New Jersey Gestational Carrier Agreement Act: A Comprehensive Guide
In recent years, gestational surrogacy has become a popular option for intended parents who are unable to conceive or carry a child themselves. In the United States, the legal landscape surrounding gestational surrogacy varies from state to state. In 2018, the state of New Jersey took a significant step in recognizing the rights of gestational carriers and intended parents with the passage of the Gestational Carrier Agreement Act (GCAA).
What is Gestational Surrogacy?
In a gestational surrogacy arrangement, the intended parents provide the egg and sperm, which are then fertilized through in vitro fertilization (IVF). The embryo is then transferred to the gestational carrier’s uterus, who carries the pregnancy to term. Unlike traditional surrogacy, in which the surrogate uses her own eggs, gestational surrogacy allows intended parents to have a biological connection to their child.
What is the New Jersey Gestational Carrier Agreement Act (GCAA)?
The GCAA is a law that governs the legal relationship between intended parents and gestational carriers in New Jersey. The law provides a framework for the parties to enter into a gestational carrier agreement (GCA) which outlines the rights and responsibilities of all parties involved.
One of the key provisions of the GCAA is that it requires all parties involved in a gestational surrogacy arrangement to have independent legal counsel. The intended parents and the gestational carrier must each have their own attorney to review and negotiate the terms of the GCA. The law also requires that the terms of the GCA be approved by the court before the embryo transfer takes place.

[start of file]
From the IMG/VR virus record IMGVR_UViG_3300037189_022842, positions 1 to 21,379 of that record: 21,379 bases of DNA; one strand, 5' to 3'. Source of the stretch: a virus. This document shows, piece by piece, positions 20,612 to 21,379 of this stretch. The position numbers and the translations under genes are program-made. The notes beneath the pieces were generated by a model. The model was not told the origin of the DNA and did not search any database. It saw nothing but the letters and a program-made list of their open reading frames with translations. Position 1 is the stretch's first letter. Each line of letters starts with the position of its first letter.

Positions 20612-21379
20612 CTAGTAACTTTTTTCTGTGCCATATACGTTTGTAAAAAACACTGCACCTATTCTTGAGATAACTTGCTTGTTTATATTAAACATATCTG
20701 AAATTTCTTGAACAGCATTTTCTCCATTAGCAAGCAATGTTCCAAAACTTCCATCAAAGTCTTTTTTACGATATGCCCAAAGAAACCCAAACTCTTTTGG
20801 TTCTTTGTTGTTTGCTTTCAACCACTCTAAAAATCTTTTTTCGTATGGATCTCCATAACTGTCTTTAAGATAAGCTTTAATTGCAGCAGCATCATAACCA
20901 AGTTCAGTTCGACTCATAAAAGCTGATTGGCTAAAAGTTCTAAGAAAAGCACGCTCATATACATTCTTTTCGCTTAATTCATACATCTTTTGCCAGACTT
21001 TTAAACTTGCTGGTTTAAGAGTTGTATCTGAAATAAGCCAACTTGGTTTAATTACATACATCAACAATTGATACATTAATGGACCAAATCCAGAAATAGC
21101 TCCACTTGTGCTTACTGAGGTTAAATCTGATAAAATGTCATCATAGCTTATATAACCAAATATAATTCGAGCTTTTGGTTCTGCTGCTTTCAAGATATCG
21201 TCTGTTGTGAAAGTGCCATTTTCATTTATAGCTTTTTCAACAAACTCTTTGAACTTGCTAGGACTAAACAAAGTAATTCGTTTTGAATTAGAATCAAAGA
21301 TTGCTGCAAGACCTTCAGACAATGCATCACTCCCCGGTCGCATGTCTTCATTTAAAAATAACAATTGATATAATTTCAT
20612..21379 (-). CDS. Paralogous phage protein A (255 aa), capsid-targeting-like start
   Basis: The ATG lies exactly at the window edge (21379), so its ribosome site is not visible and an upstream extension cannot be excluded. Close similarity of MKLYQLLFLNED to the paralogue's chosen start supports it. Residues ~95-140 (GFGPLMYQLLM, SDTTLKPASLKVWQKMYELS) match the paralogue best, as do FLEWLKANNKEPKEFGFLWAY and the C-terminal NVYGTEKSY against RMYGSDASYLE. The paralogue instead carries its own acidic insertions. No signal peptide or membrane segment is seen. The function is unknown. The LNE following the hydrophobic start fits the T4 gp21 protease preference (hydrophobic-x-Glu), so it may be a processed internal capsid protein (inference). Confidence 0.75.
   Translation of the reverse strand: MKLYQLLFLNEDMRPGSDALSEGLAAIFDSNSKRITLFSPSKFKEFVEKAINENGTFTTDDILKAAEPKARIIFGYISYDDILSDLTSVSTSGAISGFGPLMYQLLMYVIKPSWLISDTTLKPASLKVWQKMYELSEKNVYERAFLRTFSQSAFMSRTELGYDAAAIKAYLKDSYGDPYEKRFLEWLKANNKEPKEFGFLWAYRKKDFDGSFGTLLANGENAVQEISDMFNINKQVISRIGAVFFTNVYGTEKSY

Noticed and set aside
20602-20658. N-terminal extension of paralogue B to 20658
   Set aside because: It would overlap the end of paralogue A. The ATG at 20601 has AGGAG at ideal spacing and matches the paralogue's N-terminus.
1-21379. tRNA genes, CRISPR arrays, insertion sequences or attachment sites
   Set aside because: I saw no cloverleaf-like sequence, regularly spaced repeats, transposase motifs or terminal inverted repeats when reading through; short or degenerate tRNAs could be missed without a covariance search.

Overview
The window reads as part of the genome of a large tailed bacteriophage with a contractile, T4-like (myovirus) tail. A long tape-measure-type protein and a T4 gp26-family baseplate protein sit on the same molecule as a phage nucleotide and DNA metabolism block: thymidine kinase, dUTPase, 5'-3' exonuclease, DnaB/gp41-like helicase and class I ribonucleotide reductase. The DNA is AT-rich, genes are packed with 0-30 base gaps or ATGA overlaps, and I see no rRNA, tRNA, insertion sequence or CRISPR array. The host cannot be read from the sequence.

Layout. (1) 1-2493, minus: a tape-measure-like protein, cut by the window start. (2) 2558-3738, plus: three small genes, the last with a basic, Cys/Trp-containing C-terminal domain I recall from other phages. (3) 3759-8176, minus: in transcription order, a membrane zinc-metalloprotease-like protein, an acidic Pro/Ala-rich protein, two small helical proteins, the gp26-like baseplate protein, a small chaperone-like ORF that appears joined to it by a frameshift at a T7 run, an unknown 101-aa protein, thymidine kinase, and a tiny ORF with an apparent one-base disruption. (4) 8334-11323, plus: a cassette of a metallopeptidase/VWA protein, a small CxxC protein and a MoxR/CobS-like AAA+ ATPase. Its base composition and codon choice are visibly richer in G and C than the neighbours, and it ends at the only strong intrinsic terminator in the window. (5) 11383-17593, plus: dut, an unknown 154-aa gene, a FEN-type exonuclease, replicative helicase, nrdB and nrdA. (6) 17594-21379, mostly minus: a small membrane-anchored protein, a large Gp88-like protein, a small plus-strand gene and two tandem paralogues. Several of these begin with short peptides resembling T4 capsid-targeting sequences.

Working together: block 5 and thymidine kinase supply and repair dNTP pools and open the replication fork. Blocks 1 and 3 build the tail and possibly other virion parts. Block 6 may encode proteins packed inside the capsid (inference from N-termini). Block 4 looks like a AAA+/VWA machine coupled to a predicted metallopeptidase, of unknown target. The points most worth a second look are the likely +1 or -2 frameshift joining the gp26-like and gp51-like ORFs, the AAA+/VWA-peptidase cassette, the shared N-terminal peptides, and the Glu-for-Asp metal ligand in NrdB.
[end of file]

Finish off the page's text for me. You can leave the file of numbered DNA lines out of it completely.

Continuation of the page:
What are the Requirements for Intended Parents and Gestational Carriers under the GCAA?
The GCAA sets out specific requirements that intended parents and gestational carriers must meet in order to enter into a GCA. These requirements include:
– Intended parents must be a married couple, an individual, or a domestic or foreign partnership that is recognized as a legal entity by the state of New Jersey.
– Intended parents must be unable to conceive or carry a child themselves, or have a medical condition that makes conception or pregnancy medically inadvisable.
– Gestational carriers must have given birth to at least one child and be a resident of New Jersey.
– Gestational carriers must undergo medical and psychological evaluations to ensure that they are physically and emotionally capable of carrying a pregnancy to term.
What are the Rights and Responsibilities of Intended Parents and Gestational Carriers under the GCAA?
The GCAA outlines the rights and responsibilities of both intended parents and gestational carriers in a gestational surrogacy arrangement. Some of the key provisions of the law include:
– The intended parents have the right to make decisions regarding the pregnancy and the child’s health and wellbeing.
– The gestational carrier has the right to make decisions regarding her own health and wellbeing during the pregnancy.
– The intended parents are responsible for all medical expenses related to the gestational carrier’s pregnancy and childbirth.
– The gestational carrier is entitled to receive reasonable compensation for her services as a surrogate.
The GCAA also recognizes the rights of the child born through gestational surrogacy. The child is considered the legal child of the intended parents from the moment of birth, and the gestational carrier has no legal rights to the child.
The New Jersey Gestational Carrier Agreement Act is a groundbreaking law that provides much-needed clarity and legal protections for intended parents and gestational carriers involved in gestational surrogacy arrangements. By requiring parties to enter into a comprehensive GCA and undergo independent legal counsel, the law ensures that all parties are fully informed and protected throughout the process. If you are considering gestational surrogacy in New Jersey, it is important to consult with an experienced attorney who can help guide you through the legal requirements and implications of the GCAA.